It is well established that broccoli is one of the most powerful healing foods around. Leader of the “cruciferous” family of nutrient-dense vegetables, broccoli is a wonder. A piece of health news has just uncovered how to make broccoli even stronger, even more of a cancer-fighter. The answer lies in spicing it up.
Teaming fresh broccoli with a spicy food that contains the enzyme myrosinase will significantly enhance each food’s cancer-fighting power. It also ensures that absorption takes place in the upper part of the digestive system where you’ll get the maximum health benefit, according to a new study.
Some ideas in the spicy department: broccoli sprouts; mustard; horseradish; or wasabi. Rule of thumb: the spicier, the betterâ¦and the more effective.
Researchers found that when fresh broccoli was eaten with broccoli powder, the scientists could measure bioactive compounds in the blood 30 minutes later. At three hours, these measurements peaked, and were much higher when the foods were eaten together than when either was eaten alone.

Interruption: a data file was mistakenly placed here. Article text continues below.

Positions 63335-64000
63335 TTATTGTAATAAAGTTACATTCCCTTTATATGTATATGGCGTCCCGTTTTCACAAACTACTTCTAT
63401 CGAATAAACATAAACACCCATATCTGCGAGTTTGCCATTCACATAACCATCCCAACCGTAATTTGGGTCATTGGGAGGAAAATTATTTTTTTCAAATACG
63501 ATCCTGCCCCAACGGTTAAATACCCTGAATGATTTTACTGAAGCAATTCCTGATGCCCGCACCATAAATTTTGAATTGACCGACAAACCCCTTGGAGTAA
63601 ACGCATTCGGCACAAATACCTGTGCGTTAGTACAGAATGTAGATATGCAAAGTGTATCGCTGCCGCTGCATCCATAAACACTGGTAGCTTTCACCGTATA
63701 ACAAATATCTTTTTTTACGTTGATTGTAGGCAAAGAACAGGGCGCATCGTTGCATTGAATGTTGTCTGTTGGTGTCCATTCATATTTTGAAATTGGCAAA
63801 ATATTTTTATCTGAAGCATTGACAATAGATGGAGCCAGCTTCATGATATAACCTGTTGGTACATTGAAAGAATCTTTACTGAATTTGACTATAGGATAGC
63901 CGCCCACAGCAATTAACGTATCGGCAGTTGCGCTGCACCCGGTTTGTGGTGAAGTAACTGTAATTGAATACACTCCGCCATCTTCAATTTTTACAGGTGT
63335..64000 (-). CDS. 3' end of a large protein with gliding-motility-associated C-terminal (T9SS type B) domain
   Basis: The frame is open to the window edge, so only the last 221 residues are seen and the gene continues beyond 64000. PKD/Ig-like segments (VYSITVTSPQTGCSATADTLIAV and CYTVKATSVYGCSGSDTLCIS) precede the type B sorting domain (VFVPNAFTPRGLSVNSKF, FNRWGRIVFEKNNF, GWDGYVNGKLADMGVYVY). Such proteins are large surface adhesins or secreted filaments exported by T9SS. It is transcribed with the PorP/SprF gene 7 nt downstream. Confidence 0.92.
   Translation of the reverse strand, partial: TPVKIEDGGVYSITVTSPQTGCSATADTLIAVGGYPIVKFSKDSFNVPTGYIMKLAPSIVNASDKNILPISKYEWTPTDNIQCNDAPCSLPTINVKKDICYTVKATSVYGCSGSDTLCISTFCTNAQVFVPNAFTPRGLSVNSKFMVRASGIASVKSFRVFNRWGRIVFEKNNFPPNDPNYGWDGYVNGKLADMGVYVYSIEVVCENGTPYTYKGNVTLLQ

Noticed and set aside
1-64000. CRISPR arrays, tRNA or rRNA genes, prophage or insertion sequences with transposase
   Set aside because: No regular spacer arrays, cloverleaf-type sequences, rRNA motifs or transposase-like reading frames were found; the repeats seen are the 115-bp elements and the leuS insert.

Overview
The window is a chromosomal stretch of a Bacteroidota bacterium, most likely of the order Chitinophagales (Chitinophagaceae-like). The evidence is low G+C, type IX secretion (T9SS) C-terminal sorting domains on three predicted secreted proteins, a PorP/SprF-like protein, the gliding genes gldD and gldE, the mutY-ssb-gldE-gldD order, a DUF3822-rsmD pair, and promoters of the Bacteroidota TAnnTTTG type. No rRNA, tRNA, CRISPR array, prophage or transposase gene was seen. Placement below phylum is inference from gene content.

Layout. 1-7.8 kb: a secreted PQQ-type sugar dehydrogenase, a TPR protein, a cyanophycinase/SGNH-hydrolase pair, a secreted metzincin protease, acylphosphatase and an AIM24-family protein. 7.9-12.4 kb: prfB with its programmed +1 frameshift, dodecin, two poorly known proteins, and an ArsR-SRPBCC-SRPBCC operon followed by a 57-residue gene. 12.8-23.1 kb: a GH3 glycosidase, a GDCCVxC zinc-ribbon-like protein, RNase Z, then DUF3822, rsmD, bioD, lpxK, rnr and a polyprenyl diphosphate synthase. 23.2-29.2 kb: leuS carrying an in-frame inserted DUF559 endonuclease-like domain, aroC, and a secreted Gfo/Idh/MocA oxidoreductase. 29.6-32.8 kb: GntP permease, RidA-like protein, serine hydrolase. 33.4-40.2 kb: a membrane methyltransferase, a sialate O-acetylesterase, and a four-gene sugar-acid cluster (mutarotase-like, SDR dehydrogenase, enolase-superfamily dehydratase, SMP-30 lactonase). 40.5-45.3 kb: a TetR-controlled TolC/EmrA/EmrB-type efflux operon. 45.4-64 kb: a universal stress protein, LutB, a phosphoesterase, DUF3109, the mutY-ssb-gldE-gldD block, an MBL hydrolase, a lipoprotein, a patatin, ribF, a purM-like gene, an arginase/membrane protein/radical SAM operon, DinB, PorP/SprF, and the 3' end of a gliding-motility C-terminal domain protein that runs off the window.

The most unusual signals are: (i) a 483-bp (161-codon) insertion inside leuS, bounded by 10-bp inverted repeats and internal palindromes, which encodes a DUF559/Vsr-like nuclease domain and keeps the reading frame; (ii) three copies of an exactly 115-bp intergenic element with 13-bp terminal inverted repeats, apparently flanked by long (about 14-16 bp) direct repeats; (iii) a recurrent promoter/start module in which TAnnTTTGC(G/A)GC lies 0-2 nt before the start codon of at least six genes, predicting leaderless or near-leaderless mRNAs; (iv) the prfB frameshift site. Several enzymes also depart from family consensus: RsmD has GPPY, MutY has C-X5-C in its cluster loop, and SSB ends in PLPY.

The best way to cook broccoli is to steam it, preserving the nutrients inside. But it must stand as a relative health secret that to add myrosinase to the equation boosts its power. And if you overcook broccoli, you can even boost its power by spicing it up as well. Myrosinase is the enzyme necessary to form sulforaphane, broccoli’s cancer-preventive component.
Other foods that will boost broccoli’s benefits if they are paired together include radishes, cabbage, arugula, watercress, and Brussels sprouts. The spiced-up broccoli, as noted, will spark absorption in the first part of your digestive system, which means the cancer-fighting qualities get to work right away and in greater effectiveness.
As few as three to five servings of broccoli a week provide a cancer-protective benefit. But it seems to pay to spice it up for added benefits. Plus, it can make broccoli more palatable for those who don’t like it. Find interesting ways to add fresh broccoli to your weekly diet, such as adding it to pizza, tossing it in stir-fries and even using broccoli sprouts on sandwiches.
Also read:Â Broccoli vs. Cauliflower: Which Is Healthier?